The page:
Words that Zing

by Colleen Jones

26 Reader Comments

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  1. I fully agree with your comments and support your concept of kairos in effective communications.  For similar reasons, I used the word “kairos” in my own company name (BlueKairos), to drive home the need for the right action at the right time to truly capitalize on new opportunities.  Keep up the good work!

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  2. Some good advices, but I think it can be more interesting with more examples in the wild.

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  3. Nice article, but why all the text as images? They didn’t even have helpful alt text. Not what I expect on A List Apart.

    TRiG.

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  4. The concept of kairos can be extended not just to the written word, but impromptu videos posted with a face and a name to give a person a connection to a corporate message. Mythic Entertainment did these brief promo videos for months prior to rolling out Warhammer MMORPG. They did a great job of turning some negatives into positives, not just in written word, but in visual media as well.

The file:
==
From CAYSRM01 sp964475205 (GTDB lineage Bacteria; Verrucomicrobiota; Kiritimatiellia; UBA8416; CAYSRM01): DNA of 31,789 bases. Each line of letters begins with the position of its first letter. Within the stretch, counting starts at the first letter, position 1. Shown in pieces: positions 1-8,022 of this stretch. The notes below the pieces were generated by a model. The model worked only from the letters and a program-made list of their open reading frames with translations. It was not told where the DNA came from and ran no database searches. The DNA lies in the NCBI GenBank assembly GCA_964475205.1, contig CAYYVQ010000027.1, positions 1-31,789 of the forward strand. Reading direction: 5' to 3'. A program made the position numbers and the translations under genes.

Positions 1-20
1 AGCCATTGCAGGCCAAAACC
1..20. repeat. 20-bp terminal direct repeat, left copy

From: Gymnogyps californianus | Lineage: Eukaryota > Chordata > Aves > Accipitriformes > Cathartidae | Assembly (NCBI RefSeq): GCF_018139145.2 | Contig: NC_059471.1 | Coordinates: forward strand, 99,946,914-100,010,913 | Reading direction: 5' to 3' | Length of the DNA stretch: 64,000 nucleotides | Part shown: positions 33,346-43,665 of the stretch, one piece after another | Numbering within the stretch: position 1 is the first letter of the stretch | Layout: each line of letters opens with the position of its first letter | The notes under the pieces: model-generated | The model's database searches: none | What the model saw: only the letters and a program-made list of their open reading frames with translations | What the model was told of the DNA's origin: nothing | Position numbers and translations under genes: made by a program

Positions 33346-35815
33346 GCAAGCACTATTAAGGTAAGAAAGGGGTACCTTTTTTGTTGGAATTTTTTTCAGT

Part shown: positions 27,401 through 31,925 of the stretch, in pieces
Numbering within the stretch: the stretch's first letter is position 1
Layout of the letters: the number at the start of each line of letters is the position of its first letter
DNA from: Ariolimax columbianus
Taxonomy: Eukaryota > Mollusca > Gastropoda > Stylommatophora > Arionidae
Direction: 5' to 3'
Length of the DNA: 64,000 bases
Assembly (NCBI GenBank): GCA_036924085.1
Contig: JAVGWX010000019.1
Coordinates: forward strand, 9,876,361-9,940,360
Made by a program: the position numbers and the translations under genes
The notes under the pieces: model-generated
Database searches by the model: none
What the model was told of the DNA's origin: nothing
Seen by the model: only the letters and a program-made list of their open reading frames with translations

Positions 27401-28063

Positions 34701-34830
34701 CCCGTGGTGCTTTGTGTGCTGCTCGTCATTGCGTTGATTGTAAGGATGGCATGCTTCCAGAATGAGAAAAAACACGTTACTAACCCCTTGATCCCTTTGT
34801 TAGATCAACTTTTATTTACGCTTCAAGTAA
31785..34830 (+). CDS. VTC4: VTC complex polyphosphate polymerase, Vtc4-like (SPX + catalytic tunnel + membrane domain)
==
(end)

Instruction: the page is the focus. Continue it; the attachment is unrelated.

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  5. Great article, I love that you’ve related such classic rhetoric as “kairos” to our content writing mission of the day… web design! You’re right that it is so important to present the content of any website to the visitor in the right tone at the right time, with the right balance of information/pursuasion along with that all important, perfectly placed, call to action! And so there was action…

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  6. Thanks for the smart comments! What I love about the concept of kairos is it requires knowing the “big picture”—ideally having a content strategy—AND paying attention to the words in that opportune moment. We tend to focus on either the big picture or the details, but we need to focus on how they both work together.

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  7. I think it’s doubly important in this day and age of the interweb to use words that really do drive the readers into trusting your brand. So many people slap up copy without thinking about how it really represents them as a company. I’ll be putting the concept Kairos to good use on my own site in future! Clever article.